Durham’s Civil Rights Heritage
Although the explicit purpose of beauty parlors and beauty schools was not political protest, African-American women saw no need to check their political and racial justice ideas and work at the door.
Beauty shops fostered an “invisible” network of grassroots supporters for civil rights in Durham. Beauty workers made up the single largest group — about 20 percent — of black business owners in Durham, with 43 shops by the 1950s. Because black beauty parlors were owned and operated by black women and served black customers, the shops were “safe spaces” in the community. Beauty shops operated as communication centers, free from the eyes and ears of whites, and the beautician’s role as confidante gave her an opening to politically mobilize clients.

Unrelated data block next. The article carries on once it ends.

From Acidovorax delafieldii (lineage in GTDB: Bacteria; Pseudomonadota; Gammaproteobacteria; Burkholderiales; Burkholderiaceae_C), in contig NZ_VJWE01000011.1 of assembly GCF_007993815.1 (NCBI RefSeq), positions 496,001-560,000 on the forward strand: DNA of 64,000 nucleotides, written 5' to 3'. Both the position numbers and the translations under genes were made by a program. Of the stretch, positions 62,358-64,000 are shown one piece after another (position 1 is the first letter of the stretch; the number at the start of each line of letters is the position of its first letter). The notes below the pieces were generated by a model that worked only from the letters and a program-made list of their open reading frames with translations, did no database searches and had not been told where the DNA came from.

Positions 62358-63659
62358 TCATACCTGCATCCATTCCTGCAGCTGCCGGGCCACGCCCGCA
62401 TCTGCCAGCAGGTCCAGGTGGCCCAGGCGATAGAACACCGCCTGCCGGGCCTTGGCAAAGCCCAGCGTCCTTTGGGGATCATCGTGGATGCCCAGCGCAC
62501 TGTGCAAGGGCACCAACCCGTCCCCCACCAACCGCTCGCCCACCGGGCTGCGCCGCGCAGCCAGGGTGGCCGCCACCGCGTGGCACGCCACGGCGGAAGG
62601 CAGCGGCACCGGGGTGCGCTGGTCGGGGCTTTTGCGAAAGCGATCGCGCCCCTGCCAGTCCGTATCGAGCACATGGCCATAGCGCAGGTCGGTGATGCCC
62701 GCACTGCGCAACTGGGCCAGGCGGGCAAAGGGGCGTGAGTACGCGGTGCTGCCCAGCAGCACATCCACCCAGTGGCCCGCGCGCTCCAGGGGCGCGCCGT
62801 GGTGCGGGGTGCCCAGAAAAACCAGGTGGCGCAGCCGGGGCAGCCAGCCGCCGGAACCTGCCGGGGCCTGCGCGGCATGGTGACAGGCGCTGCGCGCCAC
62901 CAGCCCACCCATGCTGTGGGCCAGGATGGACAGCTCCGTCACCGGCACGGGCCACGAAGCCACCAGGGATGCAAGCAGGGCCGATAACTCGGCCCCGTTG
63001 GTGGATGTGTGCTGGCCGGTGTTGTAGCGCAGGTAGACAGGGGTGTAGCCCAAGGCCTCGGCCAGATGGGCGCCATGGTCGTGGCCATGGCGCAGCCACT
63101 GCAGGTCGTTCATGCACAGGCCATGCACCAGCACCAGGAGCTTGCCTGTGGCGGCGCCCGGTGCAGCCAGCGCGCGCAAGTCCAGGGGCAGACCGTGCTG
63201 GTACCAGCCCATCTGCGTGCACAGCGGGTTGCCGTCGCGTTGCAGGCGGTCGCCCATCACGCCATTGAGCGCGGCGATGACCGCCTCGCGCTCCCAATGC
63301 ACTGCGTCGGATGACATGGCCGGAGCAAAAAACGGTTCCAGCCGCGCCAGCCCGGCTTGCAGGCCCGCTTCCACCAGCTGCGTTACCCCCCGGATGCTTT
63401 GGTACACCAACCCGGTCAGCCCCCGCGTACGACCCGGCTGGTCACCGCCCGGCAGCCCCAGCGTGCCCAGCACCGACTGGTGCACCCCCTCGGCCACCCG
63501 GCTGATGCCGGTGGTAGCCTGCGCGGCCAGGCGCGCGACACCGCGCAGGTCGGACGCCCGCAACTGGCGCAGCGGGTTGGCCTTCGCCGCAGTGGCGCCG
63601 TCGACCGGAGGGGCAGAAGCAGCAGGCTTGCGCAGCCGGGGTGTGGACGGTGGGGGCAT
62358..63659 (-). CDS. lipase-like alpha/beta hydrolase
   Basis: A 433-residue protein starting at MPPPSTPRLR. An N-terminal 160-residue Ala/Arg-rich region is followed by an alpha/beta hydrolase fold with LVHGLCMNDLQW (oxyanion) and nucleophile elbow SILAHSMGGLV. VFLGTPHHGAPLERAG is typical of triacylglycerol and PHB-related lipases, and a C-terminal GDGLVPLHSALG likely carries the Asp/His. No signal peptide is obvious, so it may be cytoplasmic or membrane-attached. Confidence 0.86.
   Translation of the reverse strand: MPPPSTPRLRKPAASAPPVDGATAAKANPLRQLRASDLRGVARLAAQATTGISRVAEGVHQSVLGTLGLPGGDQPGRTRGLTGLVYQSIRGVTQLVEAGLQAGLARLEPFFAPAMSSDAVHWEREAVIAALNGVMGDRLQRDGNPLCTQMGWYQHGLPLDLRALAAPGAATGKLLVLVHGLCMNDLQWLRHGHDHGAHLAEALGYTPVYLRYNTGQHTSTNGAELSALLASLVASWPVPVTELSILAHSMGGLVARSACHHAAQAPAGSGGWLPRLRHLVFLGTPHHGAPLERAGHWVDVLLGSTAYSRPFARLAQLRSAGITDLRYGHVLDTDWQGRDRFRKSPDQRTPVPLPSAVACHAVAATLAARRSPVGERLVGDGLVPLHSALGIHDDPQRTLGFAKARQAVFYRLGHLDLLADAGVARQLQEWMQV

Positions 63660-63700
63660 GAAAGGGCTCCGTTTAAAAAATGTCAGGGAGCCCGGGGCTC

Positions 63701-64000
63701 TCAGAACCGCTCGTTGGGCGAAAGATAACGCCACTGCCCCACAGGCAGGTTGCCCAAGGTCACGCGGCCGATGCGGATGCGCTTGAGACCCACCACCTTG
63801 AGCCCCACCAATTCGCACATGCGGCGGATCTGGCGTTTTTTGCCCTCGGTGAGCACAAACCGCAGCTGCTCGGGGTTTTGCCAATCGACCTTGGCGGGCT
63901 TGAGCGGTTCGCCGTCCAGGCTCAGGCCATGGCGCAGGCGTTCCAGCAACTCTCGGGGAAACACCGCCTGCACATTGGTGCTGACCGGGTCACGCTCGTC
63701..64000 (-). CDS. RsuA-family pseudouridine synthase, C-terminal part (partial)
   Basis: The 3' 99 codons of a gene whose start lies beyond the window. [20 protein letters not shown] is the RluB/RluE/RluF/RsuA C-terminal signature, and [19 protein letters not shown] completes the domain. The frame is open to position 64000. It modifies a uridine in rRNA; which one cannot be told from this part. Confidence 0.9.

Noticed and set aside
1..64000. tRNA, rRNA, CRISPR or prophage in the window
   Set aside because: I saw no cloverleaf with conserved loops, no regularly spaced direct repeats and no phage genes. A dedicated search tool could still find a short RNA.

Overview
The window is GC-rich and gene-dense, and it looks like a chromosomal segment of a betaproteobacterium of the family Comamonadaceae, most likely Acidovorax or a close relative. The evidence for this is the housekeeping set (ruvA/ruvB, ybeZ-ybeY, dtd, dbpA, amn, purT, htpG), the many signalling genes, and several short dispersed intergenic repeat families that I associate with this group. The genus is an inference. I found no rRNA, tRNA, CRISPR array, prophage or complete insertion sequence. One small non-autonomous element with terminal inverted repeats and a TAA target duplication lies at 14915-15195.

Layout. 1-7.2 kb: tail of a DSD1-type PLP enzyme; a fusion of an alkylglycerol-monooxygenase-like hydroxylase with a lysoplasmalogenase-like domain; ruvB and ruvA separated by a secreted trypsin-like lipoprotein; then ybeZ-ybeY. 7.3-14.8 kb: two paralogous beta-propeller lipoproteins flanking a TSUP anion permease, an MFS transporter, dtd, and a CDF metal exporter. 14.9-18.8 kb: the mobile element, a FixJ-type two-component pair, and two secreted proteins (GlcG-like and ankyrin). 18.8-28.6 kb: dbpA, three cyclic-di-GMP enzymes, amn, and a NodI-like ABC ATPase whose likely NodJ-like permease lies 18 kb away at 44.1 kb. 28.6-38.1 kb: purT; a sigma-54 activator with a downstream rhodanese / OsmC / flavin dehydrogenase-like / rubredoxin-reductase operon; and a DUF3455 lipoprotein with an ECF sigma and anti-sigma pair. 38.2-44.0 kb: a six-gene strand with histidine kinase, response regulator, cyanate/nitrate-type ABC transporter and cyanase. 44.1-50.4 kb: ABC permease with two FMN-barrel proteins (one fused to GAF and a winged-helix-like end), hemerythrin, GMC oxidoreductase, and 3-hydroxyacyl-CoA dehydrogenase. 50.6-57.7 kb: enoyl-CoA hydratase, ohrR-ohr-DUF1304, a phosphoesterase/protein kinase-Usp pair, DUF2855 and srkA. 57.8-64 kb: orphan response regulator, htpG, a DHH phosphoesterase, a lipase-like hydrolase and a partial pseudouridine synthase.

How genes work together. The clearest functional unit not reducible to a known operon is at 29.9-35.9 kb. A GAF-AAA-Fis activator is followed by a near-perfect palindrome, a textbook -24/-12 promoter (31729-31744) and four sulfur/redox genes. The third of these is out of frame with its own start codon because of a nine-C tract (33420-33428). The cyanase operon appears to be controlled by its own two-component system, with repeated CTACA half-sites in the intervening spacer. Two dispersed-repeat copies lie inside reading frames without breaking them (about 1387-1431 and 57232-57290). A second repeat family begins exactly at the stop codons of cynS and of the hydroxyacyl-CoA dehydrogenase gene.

Durham’s most prominent beauty college, DeShazor’s Beauty School, was probably even more important than the local beauty parlors in advocating for civil rights. In April 1957 the school’s Durham alumnae association won the NAACP trophy for enrolling the largest number of new members in the local branch. The school even formed its own NAACP chapter, and its president, Nancy Grady, became a leader of Durham’s student movement in 1960. Fittingly, the Rev. Douglas Moore, who delivered DeShazor’s May 1957 graduation address, went on to lead Durham’s first major sit-in, which took place at the Royal Ice Cream Parlor just one month later.
(Content adapted from Christina Greene’s “Our Separate Ways: Women and the Black Freedom Movement in Durham, North Carolina,” published by UNC Press, 2005)